Updated BCP liturgies made available on new website

May 19, 2020 by

Anglican Mainstream report: BCP 2020 is a new version of the Book of Common Prayer which aims to be faithful to the theology, structure and poetry of the original, while making the language intelligible and accessible to more people today. The updated liturgy is the work of one author who wishes to remain anonymous. In his introduction he says: “The 1662 Book of Common Prayer is the liturgical heart of the Church of England – and indeed of the entire Anglican Communion across the world. It...

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What does Holy Communion do for us?

Jan 15, 2020 by

by Ian Paul, Psephizo: I have been contributing to the Church’s Renewal and Reform stream on developing lay leadership, and one of the questions that has come up is: ‘What does the Church of England actually believe about the laity and lay leadership?’ I am not referring here to what some have called ‘ecclesial lay leadership’, that is, the leadership of lay people within the gathered church at services, such as being a Reader, leading the intercessions, leading small groups and so on,...

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Anglican Church of Canada approves inclusive language Psalter

May 29, 2019 by

from Anglican Samizdat: The Anglican Church of Canada’s liturgical butchers have been labouring diligently on expunging all traces of Davidic toxic patriarchy from the psalms. Their efforts have been rewarded by the publishing of the Inclusive Language Liturgical Psalter whose crowning achievement is to use “alternative wordings and/or sentence structures to eliminate the use of predominantly masculine language.” Thus, rather than Psalm 1 beginning: Blessed is the man that walketh not in the...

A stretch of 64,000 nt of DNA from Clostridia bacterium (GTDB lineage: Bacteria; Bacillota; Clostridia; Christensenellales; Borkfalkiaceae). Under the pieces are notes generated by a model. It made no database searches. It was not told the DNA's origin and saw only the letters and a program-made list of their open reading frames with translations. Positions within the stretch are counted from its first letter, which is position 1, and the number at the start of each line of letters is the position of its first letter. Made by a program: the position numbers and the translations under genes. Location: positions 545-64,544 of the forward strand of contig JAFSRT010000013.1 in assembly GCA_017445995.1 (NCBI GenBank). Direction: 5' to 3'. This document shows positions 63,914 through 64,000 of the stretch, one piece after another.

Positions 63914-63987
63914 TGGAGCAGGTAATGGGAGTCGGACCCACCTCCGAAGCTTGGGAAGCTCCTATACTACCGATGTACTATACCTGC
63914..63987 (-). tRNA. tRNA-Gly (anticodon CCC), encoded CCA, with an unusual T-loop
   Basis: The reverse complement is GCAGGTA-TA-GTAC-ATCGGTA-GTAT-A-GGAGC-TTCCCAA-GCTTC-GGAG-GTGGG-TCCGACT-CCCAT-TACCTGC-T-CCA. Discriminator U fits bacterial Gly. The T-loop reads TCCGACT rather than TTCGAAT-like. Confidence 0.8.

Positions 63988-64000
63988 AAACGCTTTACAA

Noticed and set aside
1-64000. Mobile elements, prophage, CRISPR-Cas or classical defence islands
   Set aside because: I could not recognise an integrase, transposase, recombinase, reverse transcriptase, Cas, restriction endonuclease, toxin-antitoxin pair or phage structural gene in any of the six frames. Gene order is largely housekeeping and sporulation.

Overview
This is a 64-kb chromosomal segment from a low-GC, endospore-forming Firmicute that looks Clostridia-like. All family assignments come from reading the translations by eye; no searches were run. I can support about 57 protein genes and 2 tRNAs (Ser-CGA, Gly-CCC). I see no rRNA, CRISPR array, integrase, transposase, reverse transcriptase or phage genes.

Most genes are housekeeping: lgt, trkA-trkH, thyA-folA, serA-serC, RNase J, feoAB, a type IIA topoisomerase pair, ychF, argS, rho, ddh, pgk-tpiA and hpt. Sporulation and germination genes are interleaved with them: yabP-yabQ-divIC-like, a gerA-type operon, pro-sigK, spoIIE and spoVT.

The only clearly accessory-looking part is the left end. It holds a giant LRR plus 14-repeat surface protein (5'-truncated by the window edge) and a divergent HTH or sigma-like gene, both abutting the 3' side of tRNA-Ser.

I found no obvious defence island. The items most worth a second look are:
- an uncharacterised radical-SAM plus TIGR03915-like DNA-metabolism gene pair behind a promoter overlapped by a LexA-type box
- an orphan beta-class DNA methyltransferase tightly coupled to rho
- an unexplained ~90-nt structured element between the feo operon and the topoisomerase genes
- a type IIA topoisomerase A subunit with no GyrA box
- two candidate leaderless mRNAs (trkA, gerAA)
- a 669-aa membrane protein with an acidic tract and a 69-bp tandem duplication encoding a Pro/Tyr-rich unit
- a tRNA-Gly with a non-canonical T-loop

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Liturgy is an anchor — don’t brush it aside

May 3, 2019 by

by Ines Hands, Church Times: IN MANY Anglican churches, liturgical worship and close observance of the Christian year are rapidly falling out of use. The lectionary is replaced with sermon series; communion is not celebrated weekly, with the preferred eucharistic prayers being those that are linguistically simpler; days such as Ash Wednesday are afforded ever less importance. The aim is to make church contemporary, relevant, accessible. Given the nature and speed of these changes, it is urgent...

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Why Anglo-Catholicism appeals to millennials

Feb 8, 2019 by

by Marcus Walker, Catholic Herald: “Twentysomethings are flocking to Anglo-Catholic services” shouted a headline in the Times above an article featuring my church, St Bartholomew the Great, in the City of London. As so often with headlines, the drama of the moment trumps the evidence of the article and accusations of hyperbole haunt the actual good news in the story that follows. But good news there is, however you define the word “flocking”. With two per cent of those under 25 in Britain...

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Why choral evensong is so popular

Nov 9, 2018 by

by Angela Tilby, Church Times: NEW statistics released last week indicate that attendances at weekday cathedral services have been rising since 2007 (News, 26 October). I have been indulging in some mild Twitter correspondence about the potential health benefits of choral evensong, forwarding the suggestion that it should be available on prescription and provoking some amused responses from evensong afficionados. It is obvious that those who go regularly to cathedrals for evensong are very...

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